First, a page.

Tuesday 11 July BBC 4, 9-10.30 pm
No wonder snails are the bane of every gardener’s life. Their homing instinct means that even if you chuck them into the field next door, they will crawl back, determined to get to their home turf – even at a snail’s pace!
This and other fascinating facts are uncovered by Chris Packham and a team of wildlife experts who spent an entire year exploring every inch of eight gardens on a suburban street in Welwyn Garden City. The question they posed was: how good for wildlife is the great British garden?
Our gardens turn out to be more exciting places than we thought. Through all four seasons, the gardens’ residents continued to surprise. The robin’s iconic red breast, far from being festive, is the bird’s equivalent of war paint. A single litter of foxes can have as many as five different fathers. And spiders can change colour to help them catch their prey.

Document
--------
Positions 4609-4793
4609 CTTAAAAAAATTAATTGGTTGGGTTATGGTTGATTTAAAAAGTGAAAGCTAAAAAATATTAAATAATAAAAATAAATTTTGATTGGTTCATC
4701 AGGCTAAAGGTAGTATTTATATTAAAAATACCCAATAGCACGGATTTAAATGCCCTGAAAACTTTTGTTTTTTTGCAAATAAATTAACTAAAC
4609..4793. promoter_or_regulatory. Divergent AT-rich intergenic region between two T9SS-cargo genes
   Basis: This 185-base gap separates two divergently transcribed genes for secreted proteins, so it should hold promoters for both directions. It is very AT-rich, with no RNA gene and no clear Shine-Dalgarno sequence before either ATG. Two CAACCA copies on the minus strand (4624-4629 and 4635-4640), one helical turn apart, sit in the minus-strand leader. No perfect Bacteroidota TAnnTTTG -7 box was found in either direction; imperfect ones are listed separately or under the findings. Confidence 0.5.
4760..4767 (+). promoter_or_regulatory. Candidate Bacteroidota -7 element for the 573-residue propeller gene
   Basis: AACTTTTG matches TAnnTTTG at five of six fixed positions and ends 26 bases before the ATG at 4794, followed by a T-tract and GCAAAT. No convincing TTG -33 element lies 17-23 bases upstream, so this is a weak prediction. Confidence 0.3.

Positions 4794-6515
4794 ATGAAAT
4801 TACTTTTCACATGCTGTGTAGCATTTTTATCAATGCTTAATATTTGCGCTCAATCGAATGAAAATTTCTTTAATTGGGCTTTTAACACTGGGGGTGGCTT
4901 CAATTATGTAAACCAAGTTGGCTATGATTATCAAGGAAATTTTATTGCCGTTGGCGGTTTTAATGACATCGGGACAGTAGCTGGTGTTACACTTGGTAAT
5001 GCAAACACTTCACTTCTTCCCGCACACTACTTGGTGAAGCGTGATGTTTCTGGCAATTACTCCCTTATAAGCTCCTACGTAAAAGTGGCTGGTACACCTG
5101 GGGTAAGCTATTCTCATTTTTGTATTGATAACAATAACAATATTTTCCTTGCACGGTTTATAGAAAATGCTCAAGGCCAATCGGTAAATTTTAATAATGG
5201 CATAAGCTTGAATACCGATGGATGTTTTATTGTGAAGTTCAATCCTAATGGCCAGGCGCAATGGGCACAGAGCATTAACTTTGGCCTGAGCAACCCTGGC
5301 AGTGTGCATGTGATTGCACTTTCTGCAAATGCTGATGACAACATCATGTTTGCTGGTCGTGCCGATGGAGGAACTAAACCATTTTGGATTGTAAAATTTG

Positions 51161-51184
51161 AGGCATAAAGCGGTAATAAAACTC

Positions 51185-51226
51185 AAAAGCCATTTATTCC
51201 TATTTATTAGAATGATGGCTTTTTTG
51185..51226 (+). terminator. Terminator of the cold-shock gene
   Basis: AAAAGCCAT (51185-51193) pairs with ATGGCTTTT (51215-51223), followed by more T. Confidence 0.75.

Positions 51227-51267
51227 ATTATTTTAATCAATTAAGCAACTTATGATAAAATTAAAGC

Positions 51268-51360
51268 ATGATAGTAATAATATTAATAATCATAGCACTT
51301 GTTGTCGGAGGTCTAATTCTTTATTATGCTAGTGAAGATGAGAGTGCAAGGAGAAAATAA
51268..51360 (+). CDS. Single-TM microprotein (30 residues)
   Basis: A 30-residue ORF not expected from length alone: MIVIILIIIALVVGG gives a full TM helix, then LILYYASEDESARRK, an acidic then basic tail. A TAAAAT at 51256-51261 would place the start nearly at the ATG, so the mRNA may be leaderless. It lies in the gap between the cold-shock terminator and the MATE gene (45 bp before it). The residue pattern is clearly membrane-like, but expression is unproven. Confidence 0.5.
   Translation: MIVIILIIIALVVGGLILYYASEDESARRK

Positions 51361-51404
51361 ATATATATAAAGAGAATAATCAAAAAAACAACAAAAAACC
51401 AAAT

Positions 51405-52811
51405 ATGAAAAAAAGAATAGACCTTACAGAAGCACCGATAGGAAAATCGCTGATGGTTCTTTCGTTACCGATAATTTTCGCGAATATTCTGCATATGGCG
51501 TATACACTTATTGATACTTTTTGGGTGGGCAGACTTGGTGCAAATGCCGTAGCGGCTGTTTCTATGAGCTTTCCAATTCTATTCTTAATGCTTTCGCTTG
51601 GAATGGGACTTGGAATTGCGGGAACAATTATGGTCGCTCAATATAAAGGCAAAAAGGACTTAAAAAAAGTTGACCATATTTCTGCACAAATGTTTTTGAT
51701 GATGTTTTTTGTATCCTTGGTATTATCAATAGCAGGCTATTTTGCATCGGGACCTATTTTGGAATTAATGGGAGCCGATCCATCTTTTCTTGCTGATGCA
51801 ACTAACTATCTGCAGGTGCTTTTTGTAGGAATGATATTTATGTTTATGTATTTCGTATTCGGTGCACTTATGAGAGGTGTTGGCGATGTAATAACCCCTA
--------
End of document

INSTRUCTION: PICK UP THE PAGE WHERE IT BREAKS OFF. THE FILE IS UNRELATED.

As for the slugs, 65 of them were collected from the four corners of a Welwyn garden, divided into groups and painted fluorescent red, blue, orange and pink. Just to make things more interesting, some extra snails were brought in from Cornwall and painted green. The slugs were put in the middle of the lawn and videoed. They set off at their top speed of 1 mile per hour and almost all ended up in the right quadrant of the garden – the red slugs in the red quarter, and so on. The Cornish slugs – amazingly – set off west, which for them was the right direction.
By the end of the year, all is revealed as Chris and a team of experts tot up how many different species live in a typical back garden and assess how good our gardens are at supporting wildlife.